Tuesday, March 31, 1998
HAWAII Attorney General Margery Bronster is emerging as a possible presidential appointee to a spot on the 9th U.S. Circuit Court of Appeals. The state's legal and political communities are left to speculate about how and why her name has been put forward. The bewilderment is over a Democratic president apparently deciding on a nominee independently from Hawaii's two senators of the same party. Mark Fox, Senator Inouye's legislative assistant, said Inouye told the FBI, which has begun a background check, that he didn't recommend Bronster and that the White House hadn't followed customary procedures.
Bronster as contender
for federal judgeship
In 1979 Senator Inouye and the late Sen. Spark Matsunaga created, in cooperation with the Hawaii State Bar Association, a bipartisan Hawaii Federal Selection Commission. The commission later was disbanded, and the Bar Association's attempts to revive it in the early 1990s were unsuccessful. Inouye might have felt it was no longer needed during a Democratic administration.
However, Inouye's sponsorship of state Supreme Court Justice Robert Klein for a seat on the 9th Circuit has gone unheeded by President Clinton over several years. Fox notes with some chagrin that the White House has "failed to nominate anybody (from Hawaii), much less Justice Klein."
The president instead continued to appoint Californians to fill vacancies on the appellate court, which encompasses Hawaii, California and five other Western states. Inouye was able to tack onto a Justice Department appropriation bill a provision that each state in a circuit be entitled to one spot on the bench. Clinton obviously has decided that Hawaii's spot not be filled by Klein, but the reason is unknown.
Although the FBI has begun a background check on Bronster, the Bar Association has not yet been asked to conduct an evaluation, the normal procedure prior to a nomination. Bronster is a capable lawyer, having served with prestigious law firms in Honolulu and, before that, New York, before signing on with the Cayetano administration. She is currently engaged in supervising the high-visibility investigation of Bishop Estate trustees.
The fact that Hawaii's senators had no part in Bronster's sponsorship amounts to a Clinton administration rebuff for Senators Akaka and Inouye. The reason for the rebuff is difficult to fathom unless it is the product of a novice Justice Department official oblivious to political considerations.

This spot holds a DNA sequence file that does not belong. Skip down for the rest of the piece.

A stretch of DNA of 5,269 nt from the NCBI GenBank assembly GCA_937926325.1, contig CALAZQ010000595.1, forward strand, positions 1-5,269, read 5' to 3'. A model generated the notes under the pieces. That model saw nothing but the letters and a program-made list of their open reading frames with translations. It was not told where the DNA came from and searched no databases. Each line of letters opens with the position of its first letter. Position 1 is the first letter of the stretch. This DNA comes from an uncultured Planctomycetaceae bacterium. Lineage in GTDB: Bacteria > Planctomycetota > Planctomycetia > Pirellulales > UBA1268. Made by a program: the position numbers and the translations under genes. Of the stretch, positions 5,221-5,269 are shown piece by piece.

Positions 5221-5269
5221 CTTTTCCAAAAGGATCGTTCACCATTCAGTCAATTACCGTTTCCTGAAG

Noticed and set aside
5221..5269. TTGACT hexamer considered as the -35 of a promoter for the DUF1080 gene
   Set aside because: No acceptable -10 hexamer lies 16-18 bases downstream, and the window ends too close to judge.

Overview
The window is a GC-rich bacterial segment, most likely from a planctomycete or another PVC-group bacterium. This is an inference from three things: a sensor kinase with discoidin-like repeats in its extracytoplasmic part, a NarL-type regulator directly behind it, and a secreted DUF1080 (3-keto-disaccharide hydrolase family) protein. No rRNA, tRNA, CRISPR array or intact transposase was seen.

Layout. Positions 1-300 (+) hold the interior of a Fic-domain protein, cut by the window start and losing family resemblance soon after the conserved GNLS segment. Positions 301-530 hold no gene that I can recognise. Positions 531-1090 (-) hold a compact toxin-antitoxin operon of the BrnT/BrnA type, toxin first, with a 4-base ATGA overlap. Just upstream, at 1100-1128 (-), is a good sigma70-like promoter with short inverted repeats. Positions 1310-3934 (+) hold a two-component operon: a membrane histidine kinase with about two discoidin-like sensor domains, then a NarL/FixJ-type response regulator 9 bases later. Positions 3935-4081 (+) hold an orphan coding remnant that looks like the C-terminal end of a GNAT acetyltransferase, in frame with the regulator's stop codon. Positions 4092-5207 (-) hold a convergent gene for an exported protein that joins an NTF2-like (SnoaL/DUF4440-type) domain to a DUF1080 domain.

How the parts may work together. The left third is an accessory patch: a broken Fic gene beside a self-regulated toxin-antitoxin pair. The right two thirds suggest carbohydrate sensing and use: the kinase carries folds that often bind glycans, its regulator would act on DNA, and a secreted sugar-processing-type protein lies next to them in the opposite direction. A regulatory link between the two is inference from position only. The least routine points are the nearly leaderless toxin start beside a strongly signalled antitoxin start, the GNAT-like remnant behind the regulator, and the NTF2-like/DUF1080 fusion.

THE ailing Japanese economy is about to get a jolt with the introduction of sweeping financial deregulation. The long-range effects should be healthy, by freeing savings for more productive investment. But in the short run there could be a massive exodus of capital with the removal of foreign exchange controls and other restrictions tomorrow. With the economy stagnant, Japanese investors will be able to seek higher returns in the United States and other countries.
The reforms will open financial markets to greater foreign competition and bring new services to savers. Japanese consumers, instead of going to the bank, may soon be able to change their yen into dollars or other foreign currencies at neighborhood convenience stores.
The hope is that the reforms will make better use of the $9.23 trillion that the Japanese keep in very low-interest savings accounts. The annual interest on savings accounts at the average bank now stands at just 0.1 percent.
Other measures scheduled to be phased in by 2001 would further liberalize sales of mutual funds and securities and brokers' commission fees; introduce tougher guidelines to keep banks from amassing too much debt; require disclosure of more corporate information; and abolish barriers between the work of banks, brokerages and insurers.
The speculation in real estate in the 1980s saddled the banking system with billions of dollars in bad loans. With the economy languishing through most of the 1990s, the stock market is worth less than half its peak value in 1989.
Speaking of the reforms, Prime Minister Ryutaro Hashimoto declared, "My heartfelt goal is to build a country in which independent individuals can sufficiently exercise their creativity and boldly face challenges to realize their dreams." That would be a far cry from the Japan Inc. system that has built the economy into the world's second largest but is now in serious trouble.
THE investigation of President Clinton's sex life seems to become more bizarre every day.
Sex scandal antics
Independent counsel Kenneth Starr has subpoenaed the records of all books former White House intern Monica Lewinsky has purchased at a Washington bookstore since January, including one about a powerful man having phone sex with a younger woman. What is Starr looking for -- evidence that Lewinsky resorted to a how-to-do-it manual? This appears to be a totally needless invasion of privacy.
Meanwhile the president's lawyer says he didn't know about letters Kathleen Willey wrote to Clinton after an alleged sexual encounter until the White House made them public two weeks ago -- after Willey repeated her accusations on network television. On Saturday, lawyers for Paula Jones filed court papers accusing Clinton of obstructing justice by withholding the letters and messages. On Dec. 15 they had asked that Clinton turn over all correspondence with Willey and were told that no such documents or letters existed.
The White House claims that Jones' lawyers sought the documents from the wrong source, that they are official documents, not Clinton's personal papers. Sure they are. The White House always seems to have trouble finding documents that are requested until they serve the president's purpose.
Rupert E. Phillips, CEO
John M. Flanagan, Editor & Publisher
David Shapiro, Managing Editor
Diane Yukihiro Chang, Senior Editor & Editorial Page Editor
Frank Bridgewater & Michael Rovner, Assistant Managing Editors
A.A. Smyser, Contributing Editor